This uncertainty is more of a problem for those who are less well off. Here’s an example of their thoughts:
‘I’d like to be secure; I don’t like taking risks unnecessarily. Maybe if I had the money and could put a bit aside and take a risk on that I’d do it, but I need to have security’
People felt interim losses to their pension investments represented a failure by the provider, rather than being expected sometimes when money is invested. For those living on tight budgets losses and opportunity costs are particularly salient, and taking a risk with money, given the opportunity costs, is hard for some:
‘In my mind I’d love to put away a certain amount a month or whatever for rainy days or future but there’s just never enough, there’s always something to go out on.’
although these individuals can be described as “loss averse”, their circumstances do make losses and opportunity costs more salient than for some other sections of the population: there seems to be more than just a preference behind their behavior
As a final example, let’s look at tax avoidance. Tax is an interesting area with there being two different approaches people can take to not paying it; tax avoidance and tax evasion. Tax evasion is illegal, but tax avoidance finds ways to not pay tax within the “letter of the law”, say by looking for interpretations of the legal wording that might support a lower tax payment. In jurisdictions like the UK where the exact meaning of law is often unclear, knowledge of what will be found acceptable or unacceptable in law sometimes requires a court case to reach a decision (just look up tax and Jaffa Cakes on the internet to see an example!), so this is a viable approach.
Attitudes to tax avoidance have changed a lot over time. As a UK example, take this quote from Lord Clyde in 1929:
“No man in this country is under the smallest obligation, moral or other, so to arrange his legal relations to his business or to his property as to enable the Inland Revenue to put the largest possible shovel into his stores.”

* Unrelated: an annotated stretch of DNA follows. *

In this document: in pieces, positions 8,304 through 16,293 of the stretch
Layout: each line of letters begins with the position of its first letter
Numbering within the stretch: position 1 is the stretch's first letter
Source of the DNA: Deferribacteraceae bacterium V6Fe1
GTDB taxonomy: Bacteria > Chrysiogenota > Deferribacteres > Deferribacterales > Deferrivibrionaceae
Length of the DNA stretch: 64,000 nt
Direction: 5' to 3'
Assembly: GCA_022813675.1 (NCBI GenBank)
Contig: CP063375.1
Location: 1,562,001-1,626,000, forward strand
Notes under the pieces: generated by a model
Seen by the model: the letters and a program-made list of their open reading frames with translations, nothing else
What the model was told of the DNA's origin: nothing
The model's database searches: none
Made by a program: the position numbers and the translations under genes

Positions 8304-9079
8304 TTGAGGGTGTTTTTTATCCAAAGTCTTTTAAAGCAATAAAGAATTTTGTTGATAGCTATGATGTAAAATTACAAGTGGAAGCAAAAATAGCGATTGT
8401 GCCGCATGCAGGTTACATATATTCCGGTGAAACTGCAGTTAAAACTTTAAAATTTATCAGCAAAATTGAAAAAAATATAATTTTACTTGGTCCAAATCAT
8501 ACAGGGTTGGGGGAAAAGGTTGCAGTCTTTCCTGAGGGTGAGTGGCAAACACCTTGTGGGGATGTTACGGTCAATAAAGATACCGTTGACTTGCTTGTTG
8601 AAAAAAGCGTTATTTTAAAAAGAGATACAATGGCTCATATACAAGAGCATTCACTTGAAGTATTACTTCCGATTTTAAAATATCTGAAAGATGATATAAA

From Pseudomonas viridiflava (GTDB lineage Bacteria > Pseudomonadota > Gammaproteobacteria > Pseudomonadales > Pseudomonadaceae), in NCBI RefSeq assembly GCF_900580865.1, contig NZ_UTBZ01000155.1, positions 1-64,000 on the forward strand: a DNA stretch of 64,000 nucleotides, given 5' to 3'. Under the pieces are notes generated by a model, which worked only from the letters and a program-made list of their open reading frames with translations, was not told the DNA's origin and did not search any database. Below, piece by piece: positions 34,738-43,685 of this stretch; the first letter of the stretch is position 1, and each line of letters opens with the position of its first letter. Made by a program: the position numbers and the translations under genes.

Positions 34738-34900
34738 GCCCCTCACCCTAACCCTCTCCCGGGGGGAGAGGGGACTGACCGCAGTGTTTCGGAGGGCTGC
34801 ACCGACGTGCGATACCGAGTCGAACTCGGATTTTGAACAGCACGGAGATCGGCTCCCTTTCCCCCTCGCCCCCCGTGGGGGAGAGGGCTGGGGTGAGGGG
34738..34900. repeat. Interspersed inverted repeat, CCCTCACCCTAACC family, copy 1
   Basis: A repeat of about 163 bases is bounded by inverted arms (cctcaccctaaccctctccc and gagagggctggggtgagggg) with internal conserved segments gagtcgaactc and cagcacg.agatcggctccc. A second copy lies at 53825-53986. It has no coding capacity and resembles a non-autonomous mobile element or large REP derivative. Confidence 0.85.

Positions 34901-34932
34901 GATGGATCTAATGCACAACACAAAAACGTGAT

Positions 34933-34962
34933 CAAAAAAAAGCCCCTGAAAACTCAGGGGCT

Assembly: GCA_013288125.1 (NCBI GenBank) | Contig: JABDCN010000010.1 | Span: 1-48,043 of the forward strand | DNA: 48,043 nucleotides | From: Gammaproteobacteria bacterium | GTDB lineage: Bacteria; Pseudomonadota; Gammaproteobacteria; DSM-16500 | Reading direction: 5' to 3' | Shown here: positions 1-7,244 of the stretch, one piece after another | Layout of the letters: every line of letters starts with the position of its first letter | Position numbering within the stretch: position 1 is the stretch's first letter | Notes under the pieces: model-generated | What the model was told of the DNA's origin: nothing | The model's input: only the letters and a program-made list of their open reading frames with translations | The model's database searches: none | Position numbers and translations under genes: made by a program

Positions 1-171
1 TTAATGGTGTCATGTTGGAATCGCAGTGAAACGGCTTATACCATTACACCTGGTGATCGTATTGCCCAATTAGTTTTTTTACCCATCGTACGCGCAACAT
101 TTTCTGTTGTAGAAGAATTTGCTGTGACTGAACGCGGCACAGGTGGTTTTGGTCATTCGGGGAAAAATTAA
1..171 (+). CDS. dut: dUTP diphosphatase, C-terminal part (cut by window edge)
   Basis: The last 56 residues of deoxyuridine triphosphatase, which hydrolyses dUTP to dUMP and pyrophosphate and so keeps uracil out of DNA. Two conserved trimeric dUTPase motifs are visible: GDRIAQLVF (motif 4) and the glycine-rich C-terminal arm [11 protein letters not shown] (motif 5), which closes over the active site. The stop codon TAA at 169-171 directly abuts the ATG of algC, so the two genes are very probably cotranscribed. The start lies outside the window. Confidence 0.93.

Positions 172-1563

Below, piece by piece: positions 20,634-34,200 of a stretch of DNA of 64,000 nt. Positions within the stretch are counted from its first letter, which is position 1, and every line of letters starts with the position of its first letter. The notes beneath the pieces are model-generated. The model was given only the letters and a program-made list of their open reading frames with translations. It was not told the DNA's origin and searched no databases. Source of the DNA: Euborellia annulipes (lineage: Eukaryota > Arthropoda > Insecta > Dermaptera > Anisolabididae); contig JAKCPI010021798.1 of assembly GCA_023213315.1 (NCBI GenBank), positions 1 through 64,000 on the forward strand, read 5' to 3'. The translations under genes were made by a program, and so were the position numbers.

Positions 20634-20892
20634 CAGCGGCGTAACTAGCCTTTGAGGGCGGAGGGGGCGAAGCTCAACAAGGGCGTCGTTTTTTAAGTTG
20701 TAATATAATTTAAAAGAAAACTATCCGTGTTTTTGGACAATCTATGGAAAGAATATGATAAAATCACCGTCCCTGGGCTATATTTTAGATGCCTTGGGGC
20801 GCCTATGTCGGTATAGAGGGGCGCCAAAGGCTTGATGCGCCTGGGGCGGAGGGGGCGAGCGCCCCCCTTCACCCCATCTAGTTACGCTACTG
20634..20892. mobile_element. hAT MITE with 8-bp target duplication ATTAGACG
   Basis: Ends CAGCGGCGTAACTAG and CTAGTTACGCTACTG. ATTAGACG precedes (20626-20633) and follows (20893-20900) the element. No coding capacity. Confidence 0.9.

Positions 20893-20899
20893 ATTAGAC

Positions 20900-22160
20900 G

In recent times tax avoidance has been an issue that raises public concern in many countries. In the UK there has been particular concern about the tax paid by corporations, and there have even been demonstrations about tax loopholes and companies that don’t pay tax. People have increasingly taken the view that companies and rich individuals should pay their “fair share of tax” and this has been discussed as an ethical issue. This issue is being taken seriously by governments with the G20 initiating a project with the OECD (BEPS – base erosion & profit shifting) in 2012 to look at the ways multinationals exploit differences in tax rules across countries and with bodies like the UK’s Public Accounts Committee in 2015 arguing for new offenses to penalize those advising companies and individuals on avoiding tax.
So is there an ethical dimension to tax? If there is, where does this leave the tax practitioner? The fact that there are calls for individuals and firms to behave differently in some way to something that might be considered legal suggests that the law is not fully embodying what is required for moral behavior. The fact that law is interpretable in jurisdictions like the UK certainly leaves this possibility open. Calls for different behavior in tax payers on moral grounds mean that taxpayers and their advisers are being asked to view tax law through a particular moral lens and interpret it accordingly. Even if one accepts the moral duty to pay tax how should one decide how much to pay if not by inspecting the law?
A main issue for tax practitioners is that they act as agents with a professional duty to their client. In this context would it be moral to not advise a client on tax minimization on the basis that the practitioner would see paying more than minimal tax as the ethical course? Would they have to make it clear to the client that they are doing this, or is it acceptable to use omission to push the client in what is the “right” direction (in their opinion)? Is the decision on morality in the hands of the tax payer, with the tax practitioner’s role being to help them make an informed decision? How should practitioners react when things move outside what is clear in law?
here we have a situation where an additional motivation comes in that we might not usually consider – here professional obligation can limit options. This can have a stronger influence where there is a more complex and unclear situation
And finally, I quite like this addition to the old saying…
“Before you criticize someone, you should walk a mile in their shoes.”
“That way when you criticize them, you are a mile away from them and you have their shoes.”
Barbara Summers (August, 2017)
Thanks to those who worked with me on the research behind this article (although all errors and omissions remain mine):
Staff at NEST, Opinion Leader,
& TNS BMRB